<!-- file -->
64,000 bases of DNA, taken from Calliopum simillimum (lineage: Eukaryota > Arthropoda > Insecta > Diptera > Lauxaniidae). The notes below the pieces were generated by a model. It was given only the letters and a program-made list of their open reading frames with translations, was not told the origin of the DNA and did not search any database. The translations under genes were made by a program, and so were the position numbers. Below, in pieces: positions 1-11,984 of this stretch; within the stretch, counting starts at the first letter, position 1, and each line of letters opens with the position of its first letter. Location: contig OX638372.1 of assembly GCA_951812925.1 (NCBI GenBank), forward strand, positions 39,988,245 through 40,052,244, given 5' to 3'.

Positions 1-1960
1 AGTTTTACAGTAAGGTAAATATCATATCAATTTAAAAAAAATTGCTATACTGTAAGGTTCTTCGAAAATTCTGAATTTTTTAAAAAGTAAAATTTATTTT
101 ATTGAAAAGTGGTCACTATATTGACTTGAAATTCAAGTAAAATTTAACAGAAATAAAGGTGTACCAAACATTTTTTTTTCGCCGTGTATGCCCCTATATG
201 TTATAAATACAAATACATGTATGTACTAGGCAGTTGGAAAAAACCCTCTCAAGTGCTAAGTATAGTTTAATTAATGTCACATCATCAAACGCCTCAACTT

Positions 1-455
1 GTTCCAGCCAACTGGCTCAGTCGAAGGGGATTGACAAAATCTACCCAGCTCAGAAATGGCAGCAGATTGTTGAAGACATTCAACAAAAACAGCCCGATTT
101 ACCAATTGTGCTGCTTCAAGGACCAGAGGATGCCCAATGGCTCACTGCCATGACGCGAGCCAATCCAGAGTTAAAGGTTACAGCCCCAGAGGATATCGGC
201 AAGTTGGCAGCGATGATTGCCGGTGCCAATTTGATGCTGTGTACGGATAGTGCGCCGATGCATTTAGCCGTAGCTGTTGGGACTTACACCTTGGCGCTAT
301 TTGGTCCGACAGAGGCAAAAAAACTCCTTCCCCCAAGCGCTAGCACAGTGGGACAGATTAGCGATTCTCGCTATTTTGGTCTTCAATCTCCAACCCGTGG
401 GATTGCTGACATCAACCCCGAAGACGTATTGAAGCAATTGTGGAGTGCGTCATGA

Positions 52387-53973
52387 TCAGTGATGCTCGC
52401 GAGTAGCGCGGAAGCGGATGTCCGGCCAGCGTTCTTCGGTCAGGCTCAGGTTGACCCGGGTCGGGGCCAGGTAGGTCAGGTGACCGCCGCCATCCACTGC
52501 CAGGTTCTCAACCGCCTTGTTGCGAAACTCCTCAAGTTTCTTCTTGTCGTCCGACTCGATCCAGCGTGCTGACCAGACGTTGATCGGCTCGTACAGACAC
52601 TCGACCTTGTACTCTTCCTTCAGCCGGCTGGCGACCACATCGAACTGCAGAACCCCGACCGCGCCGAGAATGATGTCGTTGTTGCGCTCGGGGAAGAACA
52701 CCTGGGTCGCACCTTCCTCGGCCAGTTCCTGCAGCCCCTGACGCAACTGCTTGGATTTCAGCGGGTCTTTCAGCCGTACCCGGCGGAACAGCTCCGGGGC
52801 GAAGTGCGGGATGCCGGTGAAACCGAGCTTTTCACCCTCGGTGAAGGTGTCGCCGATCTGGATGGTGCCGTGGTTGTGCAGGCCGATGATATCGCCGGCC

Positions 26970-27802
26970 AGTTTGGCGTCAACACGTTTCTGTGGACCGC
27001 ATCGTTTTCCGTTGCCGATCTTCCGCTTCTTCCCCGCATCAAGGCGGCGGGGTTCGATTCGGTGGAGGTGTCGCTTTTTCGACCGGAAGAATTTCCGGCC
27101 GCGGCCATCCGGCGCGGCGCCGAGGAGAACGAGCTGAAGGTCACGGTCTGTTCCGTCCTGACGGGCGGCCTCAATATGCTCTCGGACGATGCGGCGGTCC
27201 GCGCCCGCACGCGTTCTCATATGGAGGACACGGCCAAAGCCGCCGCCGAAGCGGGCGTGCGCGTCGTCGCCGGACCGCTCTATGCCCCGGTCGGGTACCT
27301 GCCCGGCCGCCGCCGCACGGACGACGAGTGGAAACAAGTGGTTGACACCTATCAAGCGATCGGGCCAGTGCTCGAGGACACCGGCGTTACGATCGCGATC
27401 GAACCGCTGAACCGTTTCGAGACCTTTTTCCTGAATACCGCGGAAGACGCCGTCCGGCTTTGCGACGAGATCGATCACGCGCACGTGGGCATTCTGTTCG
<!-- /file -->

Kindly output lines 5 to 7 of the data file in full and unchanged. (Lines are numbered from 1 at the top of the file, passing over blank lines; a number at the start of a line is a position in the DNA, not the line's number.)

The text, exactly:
201 TTATAAATACAAATACATGTATGTACTAGGCAGTTGGAAAAAACCCTCTCAAGTGCTAAGTATAGTTTAATTAATGTCACATCATCAAACGCCTCAACTT

Positions 1-455
1 GTTCCAGCCAACTGGCTCAGTCGAAGGGGATTGACAAAATCTACCCAGCTCAGAAATGGCAGCAGATTGTTGAAGACATTCAACAAAAACAGCCCGATTT